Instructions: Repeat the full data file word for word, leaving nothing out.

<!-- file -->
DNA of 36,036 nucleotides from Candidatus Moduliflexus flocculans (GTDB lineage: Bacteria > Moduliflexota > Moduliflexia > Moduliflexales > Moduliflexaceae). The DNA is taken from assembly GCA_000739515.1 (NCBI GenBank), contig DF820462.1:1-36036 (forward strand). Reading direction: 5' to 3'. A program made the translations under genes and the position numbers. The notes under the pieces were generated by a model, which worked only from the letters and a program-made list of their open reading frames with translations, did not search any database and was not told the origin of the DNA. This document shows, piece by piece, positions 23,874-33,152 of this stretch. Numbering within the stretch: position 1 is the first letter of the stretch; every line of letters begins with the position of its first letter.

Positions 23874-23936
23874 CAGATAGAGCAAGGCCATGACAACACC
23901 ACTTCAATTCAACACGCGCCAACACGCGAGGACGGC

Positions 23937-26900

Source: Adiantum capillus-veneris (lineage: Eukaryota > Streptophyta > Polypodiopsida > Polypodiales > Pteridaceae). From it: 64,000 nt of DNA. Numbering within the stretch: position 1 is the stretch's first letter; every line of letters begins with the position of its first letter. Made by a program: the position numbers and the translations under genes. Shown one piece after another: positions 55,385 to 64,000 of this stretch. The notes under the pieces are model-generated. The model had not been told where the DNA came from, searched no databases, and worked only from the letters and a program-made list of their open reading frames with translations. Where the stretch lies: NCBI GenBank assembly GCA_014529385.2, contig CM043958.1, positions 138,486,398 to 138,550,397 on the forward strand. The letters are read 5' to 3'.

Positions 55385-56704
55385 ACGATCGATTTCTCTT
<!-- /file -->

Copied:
DNA of 36,036 nucleotides from Candidatus Moduliflexus flocculans (GTDB lineage: Bacteria > Moduliflexota > Moduliflexia > Moduliflexales > Moduliflexaceae). The DNA is taken from assembly GCA_000739515.1 (NCBI GenBank), contig DF820462.1:1-36036 (forward strand). Reading direction: 5' to 3'. A program made the translations under genes and the position numbers. The notes under the pieces were generated by a model, which worked only from the letters and a program-made list of their open reading frames with translations, did not search any database and was not told the origin of the DNA. This document shows, piece by piece, positions 23,874-33,152 of this stretch. Numbering within the stretch: position 1 is the first letter of the stretch; every line of letters begins with the position of its first letter.

Positions 23874-23936
23874 CAGATAGAGCAAGGCCATGACAACACC
23901 ACTTCAATTCAACACGCGCCAACACGCGAGGACGGC

Positions 23937-26900

Source: Adiantum capillus-veneris (lineage: Eukaryota > Streptophyta > Polypodiopsida > Polypodiales > Pteridaceae). From it: 64,000 nt of DNA. Numbering within the stretch: position 1 is the stretch's first letter; every line of letters begins with the position of its first letter. Made by a program: the position numbers and the translations under genes. Shown one piece after another: positions 55,385 to 64,000 of this stretch. The notes under the pieces are model-generated. The model had not been told where the DNA came from, searched no databases, and worked only from the letters and a program-made list of their open reading frames with translations. Where the stretch lies: NCBI GenBank assembly GCA_014529385.2, contig CM043958.1, positions 138,486,398 to 138,550,397 on the forward strand. The letters are read 5' to 3'.

Positions 55385-56704
55385 ACGATCGATTTCTCTT